• A year of snow, a year of plenty.
• Ash leaf before the oak, then we will have a summer soak; Oak leaf before the ash, the summer comes without a splash.
• Flies will swarm before a storm.
• Halo around the sun or moon, rain or snow coming soon.
• Rainbow in the morning gives you fair warning.
• When the stars begin to huddle, the earth will soon become a puddle.
• Geese fly higher in fair weather than in foul.
• The higher the clouds, the better the weather.
• Sun or moon halos indicate a coming rain: the larger the halo, the nearer the precipitation.
• When smoke descends, good weather ends.

We are affected by the weather – whether we are teachers, pilots, sailors, sportsmen or even if we just go to work. Our plans or our life can be at stake, based on the observations we can make about ever-changing weather patterns.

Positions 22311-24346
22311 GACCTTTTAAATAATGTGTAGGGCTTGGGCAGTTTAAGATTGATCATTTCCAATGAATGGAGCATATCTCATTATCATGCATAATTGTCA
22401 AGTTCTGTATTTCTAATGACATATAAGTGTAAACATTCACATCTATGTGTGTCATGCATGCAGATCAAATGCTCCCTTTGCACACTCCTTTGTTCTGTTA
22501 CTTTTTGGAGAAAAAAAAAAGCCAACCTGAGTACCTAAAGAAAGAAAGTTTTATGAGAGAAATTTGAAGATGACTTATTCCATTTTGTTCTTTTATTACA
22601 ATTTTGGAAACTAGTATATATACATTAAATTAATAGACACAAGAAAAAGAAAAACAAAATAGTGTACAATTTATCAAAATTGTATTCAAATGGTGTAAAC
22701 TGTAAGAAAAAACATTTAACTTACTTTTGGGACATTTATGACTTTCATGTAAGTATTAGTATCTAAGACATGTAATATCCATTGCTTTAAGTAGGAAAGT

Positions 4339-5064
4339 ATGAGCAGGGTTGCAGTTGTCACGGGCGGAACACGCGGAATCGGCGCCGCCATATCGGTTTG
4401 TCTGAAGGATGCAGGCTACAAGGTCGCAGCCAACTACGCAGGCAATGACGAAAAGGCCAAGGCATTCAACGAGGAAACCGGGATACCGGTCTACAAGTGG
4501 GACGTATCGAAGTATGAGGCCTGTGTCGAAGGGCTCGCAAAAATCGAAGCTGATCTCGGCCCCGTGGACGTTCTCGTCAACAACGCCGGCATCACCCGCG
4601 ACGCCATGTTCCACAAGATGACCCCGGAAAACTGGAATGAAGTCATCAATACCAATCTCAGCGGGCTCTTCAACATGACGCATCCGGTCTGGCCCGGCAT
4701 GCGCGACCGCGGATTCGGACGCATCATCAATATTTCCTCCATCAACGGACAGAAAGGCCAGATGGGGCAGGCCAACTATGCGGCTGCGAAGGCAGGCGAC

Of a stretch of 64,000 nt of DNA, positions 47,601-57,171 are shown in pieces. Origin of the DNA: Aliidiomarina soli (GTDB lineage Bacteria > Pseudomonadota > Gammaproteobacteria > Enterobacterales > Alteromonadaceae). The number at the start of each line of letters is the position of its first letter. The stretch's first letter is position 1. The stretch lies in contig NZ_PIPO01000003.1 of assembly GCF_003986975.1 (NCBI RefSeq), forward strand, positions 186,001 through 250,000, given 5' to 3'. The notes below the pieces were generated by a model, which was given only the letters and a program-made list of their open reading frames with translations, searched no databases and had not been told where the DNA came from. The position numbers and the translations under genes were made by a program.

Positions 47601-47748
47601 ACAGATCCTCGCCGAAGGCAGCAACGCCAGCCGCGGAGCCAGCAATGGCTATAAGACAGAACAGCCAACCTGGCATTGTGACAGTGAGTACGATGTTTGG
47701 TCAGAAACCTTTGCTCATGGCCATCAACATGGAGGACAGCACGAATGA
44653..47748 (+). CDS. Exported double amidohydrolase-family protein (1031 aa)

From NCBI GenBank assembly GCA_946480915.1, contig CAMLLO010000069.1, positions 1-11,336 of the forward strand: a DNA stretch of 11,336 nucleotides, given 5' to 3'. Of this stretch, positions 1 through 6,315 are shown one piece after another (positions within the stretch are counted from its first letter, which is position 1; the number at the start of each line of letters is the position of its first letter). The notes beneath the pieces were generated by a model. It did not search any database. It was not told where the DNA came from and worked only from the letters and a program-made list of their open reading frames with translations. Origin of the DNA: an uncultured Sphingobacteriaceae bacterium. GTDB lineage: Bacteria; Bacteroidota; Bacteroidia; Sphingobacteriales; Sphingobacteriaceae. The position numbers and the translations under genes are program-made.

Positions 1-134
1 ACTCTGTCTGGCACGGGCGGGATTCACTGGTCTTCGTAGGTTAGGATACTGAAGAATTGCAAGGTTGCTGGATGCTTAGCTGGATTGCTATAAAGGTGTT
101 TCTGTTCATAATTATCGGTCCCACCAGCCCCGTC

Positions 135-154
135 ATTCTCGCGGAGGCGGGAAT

These proverbs and sayings helped the English people in predicting weather. Maybe they can be used nowadays. Ask your students what they think.
In spite of being a fifth-year-student, I have been teaching English at school for three years. Such information can be hardly found in English textbooks for Russia. The subject “Weather” is studied almost at every level, but teaching it, we do not mention different weather proverbs and sayings and different methods of predicting. That is why I decided to introduce this material. I really hope that it will be useful for teachers and students who want to learn English with success.

By Ekaterina Karamova ,
Fifth-year-student, Faculty of Computer Science
Chelyabinsk State Pedagogical University